Trade And FDI: Channels Of Low-Carbon Technology Transfer

International trade and foreign direct investment (FDI) are two of the most important channels for international diffusion and technology transfer. Let’s learn more deeply with MC Solutions in the article below.

Importance of Trade and FDI for Technology Transfer

International trade and foreign direct investment (FDI) are crucial channels for spreading technology around the world. 

Companies involved in international trade tend to be larger, more productive, and more technologically advanced than those operating solely domestically.

Whereas trade offers the ability to quickly move technology embedded within physical products, FDI offers the potential to transfer physical products and the knowledge, skills, and processes to produce or operate them. ‘

Channel for Technology Transfer

Technology can be transferred through multiple transmission channels that can be categorized into seven types: 

  1. Importation of intermediate and capital goods through international trade 
  2. Movement of capital and knowledge through inward and outward FDI, including joint ventures 
  3. Movement of people through migration or through business, travel, and educational purposes 
  4. Licensing for the use of foreign technologies (for example, patents, copyrights) 
  5. Collaboration on international research 
  6. Integration into GVCs, benefitting from knowledge and technology transfer between buyers and suppliers 
  7. Diffusion of codified and disembodied knowledge through the Internet and other media 

This article focuses on the first two such channels: low-carbon technology transfer through international trade and through FDI. 

Trade And FDI as Channels Of Low-Carbon Technology Transfer 

International trade and FDI can introduce cleaner, more energy-efficient products and services. They can also foster environmental practices among domestic firms and, in some cases, even lead to technology leapfrogging. 

However, they can also introduce polluting  technologies. The debate on whether trade creates “pollution havens”  with relaxed environmental standards remains open.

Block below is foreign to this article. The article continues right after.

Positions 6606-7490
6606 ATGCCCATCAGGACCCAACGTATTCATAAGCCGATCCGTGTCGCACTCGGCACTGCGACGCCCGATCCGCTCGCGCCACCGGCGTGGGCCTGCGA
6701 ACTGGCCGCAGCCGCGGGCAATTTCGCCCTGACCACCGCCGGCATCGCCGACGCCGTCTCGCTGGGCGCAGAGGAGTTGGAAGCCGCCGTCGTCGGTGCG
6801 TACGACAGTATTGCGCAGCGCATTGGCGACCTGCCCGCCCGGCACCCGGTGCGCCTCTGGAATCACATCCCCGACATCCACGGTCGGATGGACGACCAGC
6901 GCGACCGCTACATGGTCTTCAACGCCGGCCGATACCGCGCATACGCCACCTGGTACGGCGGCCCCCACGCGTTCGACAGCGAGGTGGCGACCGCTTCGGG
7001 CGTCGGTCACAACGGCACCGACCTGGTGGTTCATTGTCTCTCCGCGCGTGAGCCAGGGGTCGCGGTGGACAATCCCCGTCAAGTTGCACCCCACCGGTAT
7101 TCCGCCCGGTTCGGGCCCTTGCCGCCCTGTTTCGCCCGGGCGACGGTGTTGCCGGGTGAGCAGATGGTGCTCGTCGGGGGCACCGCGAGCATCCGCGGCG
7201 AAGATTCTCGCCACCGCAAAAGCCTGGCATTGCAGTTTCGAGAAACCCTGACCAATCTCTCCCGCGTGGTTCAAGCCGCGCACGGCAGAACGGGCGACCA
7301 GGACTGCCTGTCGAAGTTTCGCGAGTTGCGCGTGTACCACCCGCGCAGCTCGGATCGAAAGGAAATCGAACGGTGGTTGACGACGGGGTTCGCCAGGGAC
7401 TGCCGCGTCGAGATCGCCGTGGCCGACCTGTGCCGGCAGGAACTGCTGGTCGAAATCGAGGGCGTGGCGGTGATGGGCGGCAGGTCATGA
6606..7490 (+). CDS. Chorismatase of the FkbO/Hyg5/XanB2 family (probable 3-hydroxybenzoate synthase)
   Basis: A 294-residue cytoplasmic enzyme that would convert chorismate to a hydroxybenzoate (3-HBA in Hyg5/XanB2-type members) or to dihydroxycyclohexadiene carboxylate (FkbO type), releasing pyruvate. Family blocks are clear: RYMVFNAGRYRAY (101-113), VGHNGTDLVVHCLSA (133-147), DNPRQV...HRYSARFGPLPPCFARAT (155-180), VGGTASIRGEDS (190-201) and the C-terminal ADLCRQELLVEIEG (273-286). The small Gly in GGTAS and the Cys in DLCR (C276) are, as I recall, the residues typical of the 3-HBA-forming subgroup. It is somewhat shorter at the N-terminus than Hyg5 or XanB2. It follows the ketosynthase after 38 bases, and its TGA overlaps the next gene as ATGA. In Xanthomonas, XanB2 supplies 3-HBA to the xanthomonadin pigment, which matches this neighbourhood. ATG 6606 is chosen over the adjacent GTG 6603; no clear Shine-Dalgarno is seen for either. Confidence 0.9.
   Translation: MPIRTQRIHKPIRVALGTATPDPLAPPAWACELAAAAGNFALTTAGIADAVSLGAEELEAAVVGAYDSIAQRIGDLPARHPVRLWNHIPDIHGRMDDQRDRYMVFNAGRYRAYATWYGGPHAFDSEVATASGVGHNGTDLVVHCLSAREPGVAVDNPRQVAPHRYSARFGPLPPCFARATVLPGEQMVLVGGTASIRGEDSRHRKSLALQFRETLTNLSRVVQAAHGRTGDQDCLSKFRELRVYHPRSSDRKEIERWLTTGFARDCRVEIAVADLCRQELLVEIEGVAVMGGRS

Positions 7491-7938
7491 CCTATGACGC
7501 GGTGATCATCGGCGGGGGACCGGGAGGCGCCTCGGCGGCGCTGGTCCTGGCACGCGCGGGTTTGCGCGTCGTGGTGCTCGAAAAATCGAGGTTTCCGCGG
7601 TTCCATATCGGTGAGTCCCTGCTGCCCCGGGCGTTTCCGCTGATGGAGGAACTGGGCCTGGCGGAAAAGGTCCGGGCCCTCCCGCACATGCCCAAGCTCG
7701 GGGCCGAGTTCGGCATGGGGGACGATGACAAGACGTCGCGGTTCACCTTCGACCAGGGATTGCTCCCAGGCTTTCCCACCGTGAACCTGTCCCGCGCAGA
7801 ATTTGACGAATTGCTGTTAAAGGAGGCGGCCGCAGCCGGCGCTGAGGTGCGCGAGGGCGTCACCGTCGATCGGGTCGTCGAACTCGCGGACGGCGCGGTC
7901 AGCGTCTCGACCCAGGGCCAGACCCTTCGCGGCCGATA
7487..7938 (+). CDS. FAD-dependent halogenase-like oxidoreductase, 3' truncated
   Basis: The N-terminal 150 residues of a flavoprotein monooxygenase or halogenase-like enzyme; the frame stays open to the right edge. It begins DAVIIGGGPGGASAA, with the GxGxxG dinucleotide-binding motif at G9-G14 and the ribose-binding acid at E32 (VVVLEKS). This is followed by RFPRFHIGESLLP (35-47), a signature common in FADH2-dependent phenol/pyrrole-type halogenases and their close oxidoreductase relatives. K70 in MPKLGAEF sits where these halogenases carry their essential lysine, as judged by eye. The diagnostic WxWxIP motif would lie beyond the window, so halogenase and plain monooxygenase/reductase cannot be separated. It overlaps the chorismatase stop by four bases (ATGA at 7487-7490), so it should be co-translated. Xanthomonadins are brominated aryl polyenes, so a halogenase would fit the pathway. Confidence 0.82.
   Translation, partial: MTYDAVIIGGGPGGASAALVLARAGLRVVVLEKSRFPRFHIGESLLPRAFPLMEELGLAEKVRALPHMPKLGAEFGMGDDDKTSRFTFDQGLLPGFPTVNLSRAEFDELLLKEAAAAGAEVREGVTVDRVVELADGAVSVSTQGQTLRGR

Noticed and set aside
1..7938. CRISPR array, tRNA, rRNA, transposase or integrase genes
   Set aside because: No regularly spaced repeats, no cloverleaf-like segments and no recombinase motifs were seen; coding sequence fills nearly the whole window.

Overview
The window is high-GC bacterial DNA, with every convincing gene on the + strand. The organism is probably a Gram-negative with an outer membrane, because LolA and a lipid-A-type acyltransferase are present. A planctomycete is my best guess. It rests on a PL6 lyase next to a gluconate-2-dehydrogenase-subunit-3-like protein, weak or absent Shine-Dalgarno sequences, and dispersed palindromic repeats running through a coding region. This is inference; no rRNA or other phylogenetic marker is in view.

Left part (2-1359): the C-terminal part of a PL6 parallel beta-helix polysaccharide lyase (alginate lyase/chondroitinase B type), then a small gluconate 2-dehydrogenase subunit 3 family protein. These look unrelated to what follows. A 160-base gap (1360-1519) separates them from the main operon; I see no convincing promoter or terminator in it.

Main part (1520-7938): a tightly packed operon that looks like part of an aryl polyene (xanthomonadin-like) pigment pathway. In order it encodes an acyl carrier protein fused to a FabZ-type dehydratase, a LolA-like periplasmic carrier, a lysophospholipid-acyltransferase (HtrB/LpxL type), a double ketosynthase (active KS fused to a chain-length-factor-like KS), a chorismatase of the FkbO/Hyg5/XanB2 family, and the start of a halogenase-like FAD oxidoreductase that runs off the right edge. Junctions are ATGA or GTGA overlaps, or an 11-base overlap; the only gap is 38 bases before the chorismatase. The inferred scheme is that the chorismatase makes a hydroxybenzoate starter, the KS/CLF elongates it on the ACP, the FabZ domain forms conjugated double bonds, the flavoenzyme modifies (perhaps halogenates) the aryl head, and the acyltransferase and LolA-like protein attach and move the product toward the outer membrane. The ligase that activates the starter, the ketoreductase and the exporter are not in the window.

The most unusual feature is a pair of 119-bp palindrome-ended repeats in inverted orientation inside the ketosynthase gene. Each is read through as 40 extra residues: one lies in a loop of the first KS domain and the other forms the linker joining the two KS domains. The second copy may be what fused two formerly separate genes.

1. Trade as a Channel of LCT Transfer

Trade offers a fast track for transferring technology. Unlike other methods, trade physically moves products that already have technology built-in. Even the biggest cargo can be shipped around the world in just a few weeks. 

This allows developing countries (often referred to as the “South”) to benefit from the vast pool of knowledge accumulated through research and development (R&D) in more industrialized countries (often referred to as the “North”). 

By participating in global markets, developing countries can gain access to a wider range of intermediate goods and capital equipment that would be too expensive or impossible to produce domestically.

Importing low-carbon capital goods (machinery) has traditionally been considered the most robust channel of technology transfer via trade because it increases productivity and the likelihood of generating positive environmental and innovative externalities. 

Further analyses suggest that importing intermediate goods can be equally impactful. In light of the urgent need to scale up deployment of LCTs across all countries, including those with limited technological capacity, trade offers the quickest mechanism for delivering and deploying LCTs.

Global trade of these 107 low-carbon technologies has plateaued since 2011, a potentially worrying sign for climate change mitigation. Exports have risen nearly 20-fold—from US$43.6 billion in 1990 to an estimated US$809.9 billion in 2017 (image below).